“When, for example, a spouse loses thousands of dollars on a gambling spree or secretly pours resources into a flawed investment without consulting their partner, the anxiety and loss of trust is often as devastating as an affair,” said Elisabeth LaMotte, therapist and founder of the DC Counseling & Psychotherapy Center. “And the consequences ― including home loss, credit score impacts and drained retirement funds ― often affect both the couple and even their children.”

These transgressions can be hurtful to your partner on an emotional and financial level, especially if you two have joint accounts and assets or plan to apply for a loan together.

“Your spending may keep you both from getting the house you want because of your bad credit or your partner may not be able to enjoy the lifestyle they want to have because of your overspending,” marriage and family therapist Aaron Anderson said. “When this happens, you’re betraying them by acting in your self-interest and not caring about the effect it’s having on them.”

5. Keeping other secrets from your partner

You might withhold certain information from your partner with good intentions, perhaps because you want to protect them from a potentially upsetting situation ― like failing to share your medical test results because you don’t want your spouse to be concerned. Or maybe you keep secrets for a more selfish reason; you know what you’re doing is wrong, and you don’t want to get busted ― like setting up a fake dating app profile to flirt with strangers. But either way, if you can’t come clean to your partner, slowly the foundation of trust, honesty and intimacy that the relationship was built on will wear away.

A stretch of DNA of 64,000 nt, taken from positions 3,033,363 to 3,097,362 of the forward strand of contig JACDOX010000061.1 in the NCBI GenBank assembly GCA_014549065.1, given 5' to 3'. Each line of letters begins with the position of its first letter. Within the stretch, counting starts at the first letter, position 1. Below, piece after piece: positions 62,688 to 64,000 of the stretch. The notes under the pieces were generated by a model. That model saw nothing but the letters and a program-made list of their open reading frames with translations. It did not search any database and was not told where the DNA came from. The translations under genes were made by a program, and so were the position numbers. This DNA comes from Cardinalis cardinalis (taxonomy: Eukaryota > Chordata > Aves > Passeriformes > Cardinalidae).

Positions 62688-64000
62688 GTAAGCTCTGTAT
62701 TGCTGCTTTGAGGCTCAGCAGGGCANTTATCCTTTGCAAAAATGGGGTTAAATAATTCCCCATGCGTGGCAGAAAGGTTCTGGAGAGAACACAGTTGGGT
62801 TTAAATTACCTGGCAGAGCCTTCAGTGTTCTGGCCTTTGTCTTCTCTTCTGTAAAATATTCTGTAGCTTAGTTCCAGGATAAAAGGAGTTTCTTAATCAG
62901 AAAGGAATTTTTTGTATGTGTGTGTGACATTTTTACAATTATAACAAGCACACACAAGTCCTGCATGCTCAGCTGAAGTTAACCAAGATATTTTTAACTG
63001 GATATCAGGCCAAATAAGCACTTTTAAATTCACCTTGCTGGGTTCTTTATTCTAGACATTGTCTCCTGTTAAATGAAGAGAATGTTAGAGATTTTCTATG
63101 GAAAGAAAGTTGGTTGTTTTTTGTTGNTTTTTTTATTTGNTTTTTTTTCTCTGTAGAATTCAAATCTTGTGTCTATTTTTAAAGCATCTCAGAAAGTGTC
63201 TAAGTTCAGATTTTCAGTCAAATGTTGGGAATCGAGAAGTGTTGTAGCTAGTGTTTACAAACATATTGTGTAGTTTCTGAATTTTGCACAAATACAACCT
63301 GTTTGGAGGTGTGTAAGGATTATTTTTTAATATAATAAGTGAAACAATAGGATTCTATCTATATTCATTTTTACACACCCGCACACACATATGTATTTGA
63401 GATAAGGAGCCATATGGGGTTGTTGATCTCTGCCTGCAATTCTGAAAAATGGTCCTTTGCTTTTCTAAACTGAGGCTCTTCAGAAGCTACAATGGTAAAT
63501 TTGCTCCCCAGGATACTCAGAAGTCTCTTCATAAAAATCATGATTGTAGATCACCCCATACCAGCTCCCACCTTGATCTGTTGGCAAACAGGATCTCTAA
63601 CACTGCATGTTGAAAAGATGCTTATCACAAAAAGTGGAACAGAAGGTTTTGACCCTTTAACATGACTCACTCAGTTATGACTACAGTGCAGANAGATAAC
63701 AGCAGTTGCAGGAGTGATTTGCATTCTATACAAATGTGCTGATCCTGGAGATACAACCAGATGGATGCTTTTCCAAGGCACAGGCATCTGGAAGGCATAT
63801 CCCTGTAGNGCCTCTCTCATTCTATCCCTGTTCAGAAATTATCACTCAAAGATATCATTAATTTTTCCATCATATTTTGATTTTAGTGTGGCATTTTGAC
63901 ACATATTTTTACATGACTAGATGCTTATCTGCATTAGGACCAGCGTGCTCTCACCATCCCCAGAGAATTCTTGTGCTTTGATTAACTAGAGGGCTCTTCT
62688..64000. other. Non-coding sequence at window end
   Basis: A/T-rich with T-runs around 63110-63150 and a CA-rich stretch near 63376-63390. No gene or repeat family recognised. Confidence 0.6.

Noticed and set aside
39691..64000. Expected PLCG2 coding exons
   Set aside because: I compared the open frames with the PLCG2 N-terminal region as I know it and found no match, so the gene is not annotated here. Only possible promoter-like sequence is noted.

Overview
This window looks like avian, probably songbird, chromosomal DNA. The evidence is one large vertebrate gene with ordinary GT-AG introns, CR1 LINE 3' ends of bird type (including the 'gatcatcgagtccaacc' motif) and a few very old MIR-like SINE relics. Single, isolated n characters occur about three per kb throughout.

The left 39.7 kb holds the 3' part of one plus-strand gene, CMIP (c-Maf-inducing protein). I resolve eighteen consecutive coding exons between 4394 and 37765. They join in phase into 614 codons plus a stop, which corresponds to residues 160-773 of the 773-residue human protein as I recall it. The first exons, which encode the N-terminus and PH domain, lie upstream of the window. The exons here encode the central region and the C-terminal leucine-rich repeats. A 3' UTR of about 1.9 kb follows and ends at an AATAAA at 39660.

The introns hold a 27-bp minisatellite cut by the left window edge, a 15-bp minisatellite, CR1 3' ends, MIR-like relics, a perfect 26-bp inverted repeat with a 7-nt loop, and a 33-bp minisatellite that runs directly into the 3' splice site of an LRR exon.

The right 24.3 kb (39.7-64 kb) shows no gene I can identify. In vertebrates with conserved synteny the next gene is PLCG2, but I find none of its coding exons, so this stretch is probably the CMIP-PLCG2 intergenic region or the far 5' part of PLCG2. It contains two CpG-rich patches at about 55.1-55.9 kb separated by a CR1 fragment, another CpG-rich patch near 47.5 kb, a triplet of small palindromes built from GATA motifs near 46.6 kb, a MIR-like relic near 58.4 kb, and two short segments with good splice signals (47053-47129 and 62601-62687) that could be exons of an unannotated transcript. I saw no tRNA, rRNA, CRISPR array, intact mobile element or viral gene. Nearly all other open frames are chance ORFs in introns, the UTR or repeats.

“Being vulnerable and letting your guard down to share what is going on in your life is more important than keeping secrets and hurting yourself and the one you love,” psychologist and sex therapist Shannon Chavez said.

6. Having an emotional affair

Maintaining friendships outside your relationship is healthy and can actually enrich the bond you have with your partner. But be honest with yourself: If this so-called friend is someone you’re sexually attracted to and you two talk constantly, often about intimate or personal topics, then you may be veering into emotional affair territory. Another telltale sign? You feel inclined to hide the nature of this “friendship” from your partner.

“Privacy is different from secrecy,” Begel said. “Privacy is healthy for a relationship; patterns of secrecy are not.”

Even when these emotional affairs are strictly nonphysical, they still take time and energy away from your partner.

As marriage therapist Sheri Meyers previously told HuffPost, “If you’re fantasizing, having intimate talks and sharing things you should only be sharing with your primary partner or sending late night ‘just thinking of you’ flirty texts, you’re not just having an innocent friendship.”

7. Disrespecting or criticizing your partner in front of other people

Ridiculing, criticizing or otherwise disrespecting your partner behind closed doors is hurtful, of course, but it’s especially cruel when done in front of others. Whether it’s rolling your eyes at the way your partner tells a story or pointing out something negative about their appearance, these kinds of undermining behaviors stir up feelings of insecurity that erode the trust in your relationship.

“Not feeling safe around a partner in fear that they will say something inappropriate or disrespectful in front of friends or family harms the relationship,” Chavez said. “You start feeling like you can’t be comfortable and safe around your partner. It feels like they don’t care about you enough to treat you with respect.”